mercredi 6 avril 2016

Instrument builder workshop – Hugh Davies Project - with Anton Mobin


Instrument builder workshop – Hugh Davies Project - with Anton Mobin
Two day workshop 12 & 13 March
10 am- 5pm each day

When
Where
Access Space Network - 3-7 Sidney Street #Unit 1, Sheffield S1 4RG, United Kingdom

All materials supplied

Access Space welcomes Paris based musician and instrument builder Anton Mobin from 1st March as artist and instrument builder in residence.

Anton will be building a new performance instrument ("Prepared Camber") based on the ideas of British composer Hugh Davies (1943–2005), an experimental musician, musicologist, and composer, who became well-known in avant-garde and improvised music circles for his unique and often playfully eccentric musical instruments, self-built using every-day objects and found, re-purposed materials. See below for more info about Hugh Davies.

On the weekend of 12 & 13 March Anton will be leading a two day workshop where participants will build their own performance instrument. All materials will be supplied but workshoppers are encouraged to bring their own effects pedals and any objects they would like to integrate into their instrument. You will be using all manner of everyday objects such as springs, egg slicers, wire. The sounds will be amplified by piezo-electric contact microphones. There will be an opportunity to perform your instrument on the Sunday afternoon.

Here's Anton Mobin performing with viola player Benedict Taylor https://vimeo.com/129892681

For more info email jake@access-space.org

Biscuits, tea, coffee and soft drinks will be provided throughout the weekend

About Anton Mobin :
Anton Mobin is an experimental musician, improviser and radio producer.He has developed D.I.Y principles for experimental self-built instruments, which he calls "Prepared Cambers", in which there are arranged a multitude of every-day objects amplified by piezo-electric contact microphones.Anton Mobin has run the label H.A.K. Lo-Fi Record since 2001.
http://h.a.k.free.fr and collaborated and performed with many musicians over the last 15 years including Jello Biafra, Sonny Simmons, Bryan Lewis Saunders, London Improvisers Orchestra, Alexei Borisov, Chrs Galarreta, Benedict Taylor, Naoto Yamagishi, Daniel Thompson, Ayato, Roberto Lazzarino, Will Connor and Simon Henocq.
http://antonmobin.blogspot.co.uk/     Audio : https://soundcloud.com/anton-mobin
Video : https://vimeo.com/antonmobin 
Radio : http://epsilonia-radio.blogspot.fr

About Hugh Davies :
Hugh Davies (1943–2005) was an experimental musician, musicologist, and composer, who became well-known in avant-garde and improvised music circles for his unique and often playfully eccentric musical instruments, self-built using every-day objects and found, re-purposed materials.One of Davies’s instruments, called the Shozyg (built in 1968), consisted of three fret-saw blades, a ball-bearing mounted furniture castor, and a small metal spring, mounted inside the covers of a book. (The book happened to be an encyclopaedia covering the alphabetic range of topics from SHO to ZYG—hence the instrument’s name.) These objects were amplified via piezo-electric contact microphones, such that the tiny vibrations—otherwise practically inaudible—could be heard via loudspeakers. It was designed to be played with the fingers, or with the aid of accessories like screwdrivers, small electric motors, toothpicks, etc.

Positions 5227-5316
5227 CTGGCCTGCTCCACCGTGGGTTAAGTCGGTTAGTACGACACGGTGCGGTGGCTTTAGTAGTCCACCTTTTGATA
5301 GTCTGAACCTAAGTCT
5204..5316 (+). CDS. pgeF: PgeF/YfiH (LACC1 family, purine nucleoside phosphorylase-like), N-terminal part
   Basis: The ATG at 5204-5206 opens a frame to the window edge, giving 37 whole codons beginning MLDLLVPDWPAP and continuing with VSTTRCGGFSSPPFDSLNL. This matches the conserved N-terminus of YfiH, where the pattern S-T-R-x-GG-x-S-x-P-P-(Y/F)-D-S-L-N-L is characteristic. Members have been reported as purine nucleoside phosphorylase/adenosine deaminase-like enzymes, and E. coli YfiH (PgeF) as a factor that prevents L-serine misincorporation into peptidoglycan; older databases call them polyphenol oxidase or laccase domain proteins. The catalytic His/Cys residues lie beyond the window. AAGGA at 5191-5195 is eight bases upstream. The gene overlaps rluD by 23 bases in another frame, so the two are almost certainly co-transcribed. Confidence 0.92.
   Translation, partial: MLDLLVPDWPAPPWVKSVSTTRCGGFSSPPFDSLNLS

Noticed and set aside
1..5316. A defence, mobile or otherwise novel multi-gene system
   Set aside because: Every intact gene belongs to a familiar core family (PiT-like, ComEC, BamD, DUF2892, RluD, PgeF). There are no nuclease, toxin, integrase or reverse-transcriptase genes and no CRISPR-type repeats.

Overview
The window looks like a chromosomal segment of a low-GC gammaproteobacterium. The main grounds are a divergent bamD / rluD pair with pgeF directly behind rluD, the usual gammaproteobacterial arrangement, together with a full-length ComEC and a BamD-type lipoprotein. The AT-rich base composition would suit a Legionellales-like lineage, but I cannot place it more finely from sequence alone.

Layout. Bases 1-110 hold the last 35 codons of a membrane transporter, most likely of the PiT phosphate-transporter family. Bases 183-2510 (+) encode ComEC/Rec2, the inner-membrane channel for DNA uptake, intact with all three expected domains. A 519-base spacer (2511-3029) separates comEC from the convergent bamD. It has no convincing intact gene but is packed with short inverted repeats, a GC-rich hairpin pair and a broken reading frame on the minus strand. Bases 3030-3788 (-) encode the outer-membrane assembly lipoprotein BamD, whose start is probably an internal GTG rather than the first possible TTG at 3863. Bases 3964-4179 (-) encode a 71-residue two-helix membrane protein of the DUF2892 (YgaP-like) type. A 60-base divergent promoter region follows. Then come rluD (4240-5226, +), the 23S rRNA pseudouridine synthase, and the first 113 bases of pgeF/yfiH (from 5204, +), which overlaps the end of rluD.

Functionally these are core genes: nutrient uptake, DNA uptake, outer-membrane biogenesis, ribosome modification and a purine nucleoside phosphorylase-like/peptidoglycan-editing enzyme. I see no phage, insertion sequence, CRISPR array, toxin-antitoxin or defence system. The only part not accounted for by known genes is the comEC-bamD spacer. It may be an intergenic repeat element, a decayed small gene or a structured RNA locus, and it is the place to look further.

A brief video of Davies playing the Shozyg can be seen here: https://www.youtube.com/watch?v=wPT9A0IsGgs.
From 1970 onwards, Davies built a family of a dozen instruments that he called Springboards. These comprised a number of springs—anything from one to more than twenty—mounted on wooden blockboard in various different arrangements, and amplified via electromagnetic pickups mounted in holes chiselled out of the blockboard. On some of the Springboards the springs were mounted in parallel, rather like the strings on a stringed instrument; in others they were mounted in a ‘fan’ shape. In some of the later Springboards, interesting effects were achieved by connecting springs together in a ‘web’. The Springboards could be plucked, played with accessories, or ‘bowed’ with a single hair from a violin bow.
Davies built over a hundred instruments in his life time. For some further discussion of Davies’s instrument-building practice, its background, and subsequent influence, see: https://hughdaviesproject.wordpress.com/2015/03/23/conference-presentation-on-hugh-daviess-self-built-instruments/.

The arts programme at Access Space is supported using public funding by Arts Council England
This workshop is hosted in collaboration with Access Space (http://access-space.org/) as part of an Arts and Humanities Research Council funded project, ‘Hugh Davies: Electronic Music Innovator’, led by Dr James Mooney (University of Leeds) in partnership with Dr Tim Boon (The Science Museum, London). Some further information on the project can be found here: http://hughdaviesproject.wordpress.com.



More details on my journal, here :

1 commentaire:

  1. Good post, composer Hugh Davies is a great character, most people like to listen to music, but few people pay attention to the people who make the instrument

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